Unlike a lot of you, I’m old enough to remember when over-the-counter medicines didn’t come with a shrinkwrap tamper-evident seal on the bottle, like the one I have so artfully shown. Over the years, I’m sure that US food and drug industries have spent billions developing and using this packaging. I thought I knew why these measures were put into place, but I wasn’t exactly right.
In my memory, these product safety requirements were the direct result of the Extra Strength Tylenol (EST) murders of 1982. In September and October of that year, seven people in the Chicago area died after ingesting Extra Strength Tylenol, causing widespread alarm and massive news coverage.
Imagine the horror: people who had minor headaches and the like reached for a popular brand-name product trusted as safe and died because of it, totally at random. It was a big, big deal.
The fact that the case has never been solved and led—indirectly, as it turns out—to such a drastic change in the way products are packaged has always fascinated me. For some reason, I never took the time to read anything about it until recently. (Hey, I’m busy.—ed.)
Here are three things I thought knew about the case, but didn’t, along with links to the articles that set me straight.
•The seven people who died consumed poisoned EST from seven different bottles bought at seven different Chicago-area stores—WRONG
In fact, the seven victims consumed poisoned EST from five different bottles: in a sad and twisted tragedy, three victims were poisoned from the same bottle! In the first known deaths, one lady died early one day; later the same day, two of her relatives who had gathered at her house to grieve didn’t feel so well, so they took capsules from the same bottle that killed her, whereupon they collapsed and later died.
This was, of course, before authorities had figured out what was going on. Later, when all of the EST had been removed from store shelves from coast to coast, a couple more EST bottles removed from Chicago-area stores were found to contain poisoned capsules. Luckily, no one had bought them before they were yanked.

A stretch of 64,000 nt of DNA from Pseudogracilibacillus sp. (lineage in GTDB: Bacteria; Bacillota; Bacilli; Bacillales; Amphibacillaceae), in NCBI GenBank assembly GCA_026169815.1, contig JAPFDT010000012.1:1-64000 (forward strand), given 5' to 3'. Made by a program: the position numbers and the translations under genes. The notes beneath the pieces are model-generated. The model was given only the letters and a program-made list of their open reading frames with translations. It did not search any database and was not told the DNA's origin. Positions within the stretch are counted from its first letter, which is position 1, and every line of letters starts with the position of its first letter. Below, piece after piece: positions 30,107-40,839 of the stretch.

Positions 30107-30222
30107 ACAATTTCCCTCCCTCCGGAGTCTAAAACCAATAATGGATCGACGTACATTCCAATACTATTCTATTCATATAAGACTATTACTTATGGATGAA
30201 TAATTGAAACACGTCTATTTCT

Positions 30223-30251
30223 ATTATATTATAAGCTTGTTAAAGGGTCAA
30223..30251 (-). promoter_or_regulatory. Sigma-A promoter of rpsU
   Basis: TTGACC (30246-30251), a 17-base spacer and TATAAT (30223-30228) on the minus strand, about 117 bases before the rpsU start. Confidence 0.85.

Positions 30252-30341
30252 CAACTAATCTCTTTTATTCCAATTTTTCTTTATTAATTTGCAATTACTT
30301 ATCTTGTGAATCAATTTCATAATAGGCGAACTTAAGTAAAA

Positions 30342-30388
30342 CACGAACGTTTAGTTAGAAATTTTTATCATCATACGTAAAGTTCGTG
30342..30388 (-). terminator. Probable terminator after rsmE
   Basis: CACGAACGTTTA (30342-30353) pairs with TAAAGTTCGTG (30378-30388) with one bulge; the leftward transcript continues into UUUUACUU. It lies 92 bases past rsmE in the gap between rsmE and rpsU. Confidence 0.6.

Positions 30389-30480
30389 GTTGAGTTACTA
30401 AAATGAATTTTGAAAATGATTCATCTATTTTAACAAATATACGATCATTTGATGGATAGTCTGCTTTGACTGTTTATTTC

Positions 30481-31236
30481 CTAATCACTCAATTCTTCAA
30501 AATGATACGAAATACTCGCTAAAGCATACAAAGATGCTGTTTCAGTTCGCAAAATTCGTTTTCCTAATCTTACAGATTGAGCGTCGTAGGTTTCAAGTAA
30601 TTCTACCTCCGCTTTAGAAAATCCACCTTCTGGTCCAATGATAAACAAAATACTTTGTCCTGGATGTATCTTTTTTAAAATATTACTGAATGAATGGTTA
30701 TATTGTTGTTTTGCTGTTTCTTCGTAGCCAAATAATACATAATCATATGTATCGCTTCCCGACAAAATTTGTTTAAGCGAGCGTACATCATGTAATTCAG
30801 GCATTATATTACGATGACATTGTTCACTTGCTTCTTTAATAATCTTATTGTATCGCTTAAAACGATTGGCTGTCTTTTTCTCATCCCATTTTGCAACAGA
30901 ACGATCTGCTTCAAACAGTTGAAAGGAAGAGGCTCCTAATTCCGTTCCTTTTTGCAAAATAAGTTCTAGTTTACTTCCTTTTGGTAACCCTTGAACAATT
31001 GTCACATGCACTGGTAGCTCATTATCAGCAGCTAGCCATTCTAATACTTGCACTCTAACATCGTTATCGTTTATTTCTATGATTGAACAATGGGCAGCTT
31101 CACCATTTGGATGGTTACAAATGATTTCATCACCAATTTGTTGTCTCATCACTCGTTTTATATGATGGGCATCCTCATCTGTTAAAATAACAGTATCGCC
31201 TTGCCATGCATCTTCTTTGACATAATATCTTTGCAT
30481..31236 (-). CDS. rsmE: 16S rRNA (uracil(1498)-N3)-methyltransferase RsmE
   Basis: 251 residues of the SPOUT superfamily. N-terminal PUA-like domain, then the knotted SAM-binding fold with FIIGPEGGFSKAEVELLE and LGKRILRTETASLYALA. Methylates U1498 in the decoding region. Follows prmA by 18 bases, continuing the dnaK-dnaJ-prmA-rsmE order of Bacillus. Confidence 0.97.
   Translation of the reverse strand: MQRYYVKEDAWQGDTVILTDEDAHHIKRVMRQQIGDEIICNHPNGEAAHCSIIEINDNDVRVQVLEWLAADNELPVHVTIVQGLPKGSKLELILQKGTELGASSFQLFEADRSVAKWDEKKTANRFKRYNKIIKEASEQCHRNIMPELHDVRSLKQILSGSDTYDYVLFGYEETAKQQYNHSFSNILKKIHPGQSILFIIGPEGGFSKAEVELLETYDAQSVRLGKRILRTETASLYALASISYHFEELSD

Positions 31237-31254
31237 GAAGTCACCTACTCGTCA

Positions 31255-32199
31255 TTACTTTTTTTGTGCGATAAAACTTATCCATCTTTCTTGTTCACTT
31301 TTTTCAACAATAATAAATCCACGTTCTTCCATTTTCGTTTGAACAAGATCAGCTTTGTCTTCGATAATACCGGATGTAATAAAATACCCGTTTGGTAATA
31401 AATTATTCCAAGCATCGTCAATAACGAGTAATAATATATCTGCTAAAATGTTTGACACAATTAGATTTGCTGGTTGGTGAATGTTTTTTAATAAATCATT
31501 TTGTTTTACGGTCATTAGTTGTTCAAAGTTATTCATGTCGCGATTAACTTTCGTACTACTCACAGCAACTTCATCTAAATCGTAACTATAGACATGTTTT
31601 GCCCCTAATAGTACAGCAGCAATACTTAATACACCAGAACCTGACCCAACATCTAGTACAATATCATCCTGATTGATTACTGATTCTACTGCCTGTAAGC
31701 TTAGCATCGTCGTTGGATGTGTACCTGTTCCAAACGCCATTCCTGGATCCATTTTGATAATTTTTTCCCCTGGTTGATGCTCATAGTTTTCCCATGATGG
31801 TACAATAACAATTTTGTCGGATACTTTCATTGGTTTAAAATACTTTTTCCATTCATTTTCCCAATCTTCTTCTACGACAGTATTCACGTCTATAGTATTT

•We have tamper-evident packaging on everything directly because of the EST murders of 1982—WRONG
The Federal law that requires companies to use tamper-evident packaging was not a direct result of the Tylenol poisonings of 1982. It did become a Federal crime to tamper with consumer products in 1983, in the wake of the Extra Strength Tylenol murders.
It was only in 1989, after a spate of copycat crimes occurred over the years, that the Federal government enacted the requirements for tamper-evident packaging.
In two separate copycat crimes, murderers poisoned their spouses with cyanide-laced OTC medication. In both cases, the motive was insurance money. Also in both cases, the murderers placed other poisoned bottles in stores to make the poisoning of their spouse look like a random act, resulting in the deaths of three total strangers who were unlucky enough to buy and consume the planted poison pills. Killing random strangers to cover the murder of one’s spouse for money—does it get more cold-blooded than that?
•No good suspects were ever developed for the original EST murders—WRONG
In fact, almost since the very beginning, investigators have tried in vain to build a case against a man named James W. Lewis. As recently as 2009 they executed a search warrant on his home trying to find evidence that would finally lead to an indictment.
Lewis served a long prison sentence after he was convicted of sending an extortion letter to McNeil Consumer Products in the wake of the poisonings. The letter threatened more deaths if the drug maker didn’t pony up $1 million. But the crime was allegedly less of an actual shakedown and more of an attempt to pin the murders on Lewis’s wife’s ex-boss, with whom the couple had an ongoing feud.
With so much time passed, it seems very unlikely that a case will be made against Lewis, though apparently some law enforcement types are convinced of his guilt.
The fact that Lewis was charged with an earlier murder in Kansas City probably stoked these suspicions in the first place. In spite of the seemingly strong case against him, Lewis was never prosecuted for that murder thanks to sloppy police work that enabled his lawyer to get the case thrown out on technical grounds.
Lewis has always adamantly denied that he was in any way responsible for that crime, or the EST murders. Rather than keeping a low profile since his release from prison, he seems to take great delight in taunting law enforcement over their continuing fruitless focus on him. Check out his website—yes, his website—to see what I mean. You might even decide to buy his book: POISON! The Doctor’s Dilemma
Wikipedia: Chicago Tylenol Murders
Tru.TV Crime Library: The Tylenol Murders
Chicago Reader: A Bitter Pill
Foxnews.com: FBI Searches Home of Man Linked to Tylenol Deaths
Amazon.com: Books by James Wm. Lewis